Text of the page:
A Tornado in Wisconsin

A Tornado in Wisconsin

The universe is constantly giving you signs, and if you pay attention, you just might see them. Sometimes, you might see them even if you’re not paying attention.

On the second day of my American motorcycle criss-crossing, I saw the latter kind. I was cruising along thinking about why I’d staked so much – my relationship, my finances, my existence – on spending three months on two wheels. And then there it was, a message from God. Or at least a message from the church outside Cooperstown, NY, that owned that particular sign: “Don’t think less of your self. Think of your self less.”

That is going to prove exceptionally difficult on a cross-country soul search, I thought.

I was right. I thought about myself an awful lot. I thought about what to eat, how much my ass ached, where I was going to sleep that night. It seemed the sole purpose of this trip was to think of myself. A solipsist’s dream come true.

Three weeks and a couple thousand miles after seeing this sign, I pulled into Wild Rose, Wisconsin. I posted up at Slugger’s Sports Bar, lured in by its $1 burger. The eavesdropping, as was often the case in small-town sports bars, did not disappoint.

“I have eight kids,” said an old-timer a couple seats down from me.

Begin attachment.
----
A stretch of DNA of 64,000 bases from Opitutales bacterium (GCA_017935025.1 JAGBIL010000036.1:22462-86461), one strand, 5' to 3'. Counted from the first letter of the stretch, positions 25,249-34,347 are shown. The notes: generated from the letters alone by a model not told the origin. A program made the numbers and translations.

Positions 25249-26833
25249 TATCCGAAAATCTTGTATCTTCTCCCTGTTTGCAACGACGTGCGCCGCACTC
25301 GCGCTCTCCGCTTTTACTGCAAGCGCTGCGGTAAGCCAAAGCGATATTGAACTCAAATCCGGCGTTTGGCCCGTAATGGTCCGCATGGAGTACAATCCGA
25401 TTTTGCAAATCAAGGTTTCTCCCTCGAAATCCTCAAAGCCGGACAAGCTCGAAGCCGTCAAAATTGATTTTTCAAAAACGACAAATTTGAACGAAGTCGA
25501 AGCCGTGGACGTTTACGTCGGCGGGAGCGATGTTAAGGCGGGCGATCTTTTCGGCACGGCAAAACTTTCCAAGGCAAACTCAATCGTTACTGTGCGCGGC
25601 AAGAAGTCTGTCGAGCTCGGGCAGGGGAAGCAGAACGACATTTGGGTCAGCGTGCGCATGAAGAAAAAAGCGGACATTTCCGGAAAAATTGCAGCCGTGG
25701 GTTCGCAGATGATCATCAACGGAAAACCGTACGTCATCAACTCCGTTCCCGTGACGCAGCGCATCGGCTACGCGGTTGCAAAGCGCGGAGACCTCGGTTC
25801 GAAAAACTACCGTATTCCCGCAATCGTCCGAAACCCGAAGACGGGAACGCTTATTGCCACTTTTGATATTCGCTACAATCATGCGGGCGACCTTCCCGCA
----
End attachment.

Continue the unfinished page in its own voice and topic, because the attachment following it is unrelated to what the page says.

“I know what your hobby was,” chuckled the old-timer next to him.

“Could use me a hobby like that!” said old-timer number three.

This was travel bliss. I was thinking quite highly of myself, actually, for having chosen this town, and this bar, and this burger. There was no place I’d have rather been. Then my phone buzzed. A few other phones vibrated simultaneously, and it seemed we’d all received the same message:

Tornado Warning in this area ’til 6:15 PM CDT. Take shelter now. Check local media.

Suddenly, there were lots of places I’d have rather been.

A general hubbub arose and my initial thought was, Do what the locals do. Nobody was fleeing so I ordered another Miller Lite. People seemed concerned, but not panicked.

The bartender, a hearty blond, flipped over to the news, which reported that a tornado had touched down in Plainfield and was moving southeast at 25 mph. I looked up Plainfield on my phone and saw that it was about 15 miles northwest of Wild Rose. It was like a middle school math equations: A tornado travels southeast at 25 mph in the direction of Slugger’s Sports Bar in Wild Rose, which is 15 miles away. How long will it take for the tornado to destroy the bar and everyone in it?

“There are two kinds of adventurers,” wrote William Least-Heat Moon in his cross-country classic, Blue Highways. “Those who go truly hoping to find adventure and those who go secretly hoping they won’t.” I was quickly finding out what kind of adventurer I was. I took to the road to see what I was made of and found out that I was extremely satisfied with the current answer: two Miller Lites and a cheeseburger.

The rain began. I went out and peered at a bruised and angry sky. Another patron had gone out to look as well, so I asked him if this kind of thing was common.